The diversity in areas and climates of the United States means a wine lover will have a range of superb and often good-value wines to taste and admire. California indeed takes the lead in 10 best wines tasting experiences, but there are superior contributions to be found in Washington State, Oregon and others, as per the recent surveys.
Whatever your majestic, exciting ambitions may be, we would encourage one and all to put together a bottle list of wine types to taste. And if you have already tried wine then you will want to enhance your knowledge further and know what you like.
So, without further botheration, here we recommend the best wines to try, before real life properly kicks in.
- King of White Wine – Viognier
Viognier is a clear winner of white wine arsenal round the globe. This gorgeous grape varietal is most intently allied with the Rhone region of France but is developed successfully in the US and Australia too. What makes it a must-have?
It represents all that is great about fine white wine – powerful floral flavours, a strong hit of stoned fruit (think green plums and damsons), held in a beautifully soft, almost creamy body. Drinking this chilled wine on a beach, with some grilled seafood… it’s the ultimate in relaxed decadence, laid-back sophistication.
- Cabernet Sauvignon
To see the best of New World Wines, look no further than Cabernet Sauvignon. With complex nose of blackberry, dark plum and vanilla, this wine followed by a silky feel on the palate gives you the real taste of ecstasy.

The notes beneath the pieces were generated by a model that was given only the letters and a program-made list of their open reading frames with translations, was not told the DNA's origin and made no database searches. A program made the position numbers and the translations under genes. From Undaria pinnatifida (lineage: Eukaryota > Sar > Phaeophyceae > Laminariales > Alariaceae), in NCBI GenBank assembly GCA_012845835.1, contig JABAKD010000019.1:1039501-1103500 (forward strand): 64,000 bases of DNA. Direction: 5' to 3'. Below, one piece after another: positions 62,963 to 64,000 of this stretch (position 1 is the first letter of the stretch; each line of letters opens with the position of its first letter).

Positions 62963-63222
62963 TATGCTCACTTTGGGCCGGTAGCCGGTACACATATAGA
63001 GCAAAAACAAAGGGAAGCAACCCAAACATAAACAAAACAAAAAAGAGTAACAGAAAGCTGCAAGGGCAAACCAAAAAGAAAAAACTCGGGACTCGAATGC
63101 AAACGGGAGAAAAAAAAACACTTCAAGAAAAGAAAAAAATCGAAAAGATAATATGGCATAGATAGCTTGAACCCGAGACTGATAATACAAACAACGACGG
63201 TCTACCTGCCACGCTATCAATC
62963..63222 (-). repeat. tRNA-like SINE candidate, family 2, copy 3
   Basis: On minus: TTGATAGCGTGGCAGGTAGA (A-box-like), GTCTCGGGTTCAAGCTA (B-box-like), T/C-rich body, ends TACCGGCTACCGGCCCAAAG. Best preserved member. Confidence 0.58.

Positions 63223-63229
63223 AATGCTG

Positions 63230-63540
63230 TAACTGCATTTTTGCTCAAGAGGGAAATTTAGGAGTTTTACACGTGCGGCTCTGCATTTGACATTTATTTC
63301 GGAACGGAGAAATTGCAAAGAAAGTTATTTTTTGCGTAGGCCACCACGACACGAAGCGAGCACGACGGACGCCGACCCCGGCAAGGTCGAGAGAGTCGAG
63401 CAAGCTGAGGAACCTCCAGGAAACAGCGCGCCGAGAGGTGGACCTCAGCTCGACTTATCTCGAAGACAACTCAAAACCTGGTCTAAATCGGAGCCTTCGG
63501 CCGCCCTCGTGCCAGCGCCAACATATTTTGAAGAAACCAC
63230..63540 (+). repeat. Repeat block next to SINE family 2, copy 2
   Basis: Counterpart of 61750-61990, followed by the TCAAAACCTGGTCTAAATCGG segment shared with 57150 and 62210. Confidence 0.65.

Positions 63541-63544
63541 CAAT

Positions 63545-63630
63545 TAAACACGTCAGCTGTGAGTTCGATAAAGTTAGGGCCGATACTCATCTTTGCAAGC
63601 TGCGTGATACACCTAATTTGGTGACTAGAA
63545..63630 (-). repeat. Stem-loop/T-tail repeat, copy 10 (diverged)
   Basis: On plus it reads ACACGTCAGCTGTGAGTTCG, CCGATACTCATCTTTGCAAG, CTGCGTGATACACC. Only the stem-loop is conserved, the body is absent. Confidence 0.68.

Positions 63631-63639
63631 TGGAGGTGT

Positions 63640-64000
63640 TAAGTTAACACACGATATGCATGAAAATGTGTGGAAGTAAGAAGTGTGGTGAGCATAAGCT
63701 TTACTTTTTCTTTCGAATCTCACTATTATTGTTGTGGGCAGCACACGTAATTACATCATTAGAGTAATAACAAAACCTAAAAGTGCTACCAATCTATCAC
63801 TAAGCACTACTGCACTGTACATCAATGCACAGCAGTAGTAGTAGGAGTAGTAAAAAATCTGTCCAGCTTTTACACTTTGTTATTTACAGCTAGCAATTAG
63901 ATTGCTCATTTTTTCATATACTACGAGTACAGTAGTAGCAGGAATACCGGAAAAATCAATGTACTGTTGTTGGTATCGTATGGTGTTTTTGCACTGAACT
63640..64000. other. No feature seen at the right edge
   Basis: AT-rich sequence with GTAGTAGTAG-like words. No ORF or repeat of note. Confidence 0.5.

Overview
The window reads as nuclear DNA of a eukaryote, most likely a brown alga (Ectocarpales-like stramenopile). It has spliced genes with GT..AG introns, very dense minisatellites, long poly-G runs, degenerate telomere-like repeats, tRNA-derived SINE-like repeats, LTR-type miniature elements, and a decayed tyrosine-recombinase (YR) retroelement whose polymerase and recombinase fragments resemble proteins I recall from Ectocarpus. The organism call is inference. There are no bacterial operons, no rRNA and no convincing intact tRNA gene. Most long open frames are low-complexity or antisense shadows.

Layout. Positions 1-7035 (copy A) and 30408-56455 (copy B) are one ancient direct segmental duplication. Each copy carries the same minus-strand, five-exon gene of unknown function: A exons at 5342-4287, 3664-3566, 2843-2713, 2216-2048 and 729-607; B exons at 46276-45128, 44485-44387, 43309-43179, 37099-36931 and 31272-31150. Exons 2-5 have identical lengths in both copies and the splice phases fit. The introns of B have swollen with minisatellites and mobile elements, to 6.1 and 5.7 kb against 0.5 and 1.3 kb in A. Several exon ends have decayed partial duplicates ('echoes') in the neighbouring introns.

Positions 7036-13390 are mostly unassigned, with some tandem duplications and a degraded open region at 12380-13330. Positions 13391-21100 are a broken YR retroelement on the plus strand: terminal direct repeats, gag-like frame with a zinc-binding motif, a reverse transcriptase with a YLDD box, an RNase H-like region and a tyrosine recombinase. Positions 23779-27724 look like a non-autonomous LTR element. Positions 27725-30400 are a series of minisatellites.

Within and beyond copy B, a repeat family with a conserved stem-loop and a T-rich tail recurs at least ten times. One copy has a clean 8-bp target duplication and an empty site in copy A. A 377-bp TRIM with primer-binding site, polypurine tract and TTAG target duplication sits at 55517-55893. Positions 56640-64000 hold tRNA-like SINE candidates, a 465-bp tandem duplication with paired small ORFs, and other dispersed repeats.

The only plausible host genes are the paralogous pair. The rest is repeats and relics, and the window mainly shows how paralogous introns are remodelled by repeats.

A red grape varietal known for its thick, durable skin, the Cabernet Sauvignon varietal were relatively easy to grow, and the grape found its champion in the region of Bordeaux. These wines are for long evenings spent with old friends talking about the world, and this might get you a different opinion about tasting red wine forever.
Merlot wines are simply awesome. Being recognized for its dark blue color, Merlot is often associated with blueberry whereas its softer tannins and full flavors make it one of the most approachable, drinkable and affordable of all red wines, unlike Cabernet Sauvignon.
Merlot can resist intense heat and has an extensive time frame for ripening. Due to its flexibility in the vineyard, Merlot is grown very successfully worldwide, especially in Bordeaux, Italy, and Northern California.
When accompanied with roasted prime rib, grilled steaks, cheese (especially full-flavored cheddar, camembert, etc.) and tomato sauce dishes, Merlot brings the best of flavors in the palate.
- Pinot Noir
Though it resembles a black pine cone, Pinot Noir is a thin skin grape that performs much better in cooler climates with plenty of sun exposure. It is often grown very successfully in Coastal areas such as Oregon, California, Burgundy (France), Germany and New Zealand.
Pinot Noir features two major styles, volcanic soil Burgundian style – derived from the cooler climate, another one is the popular Fruit Forward, much richer in California – which is exposed to extensive sunlight and a warmer climate.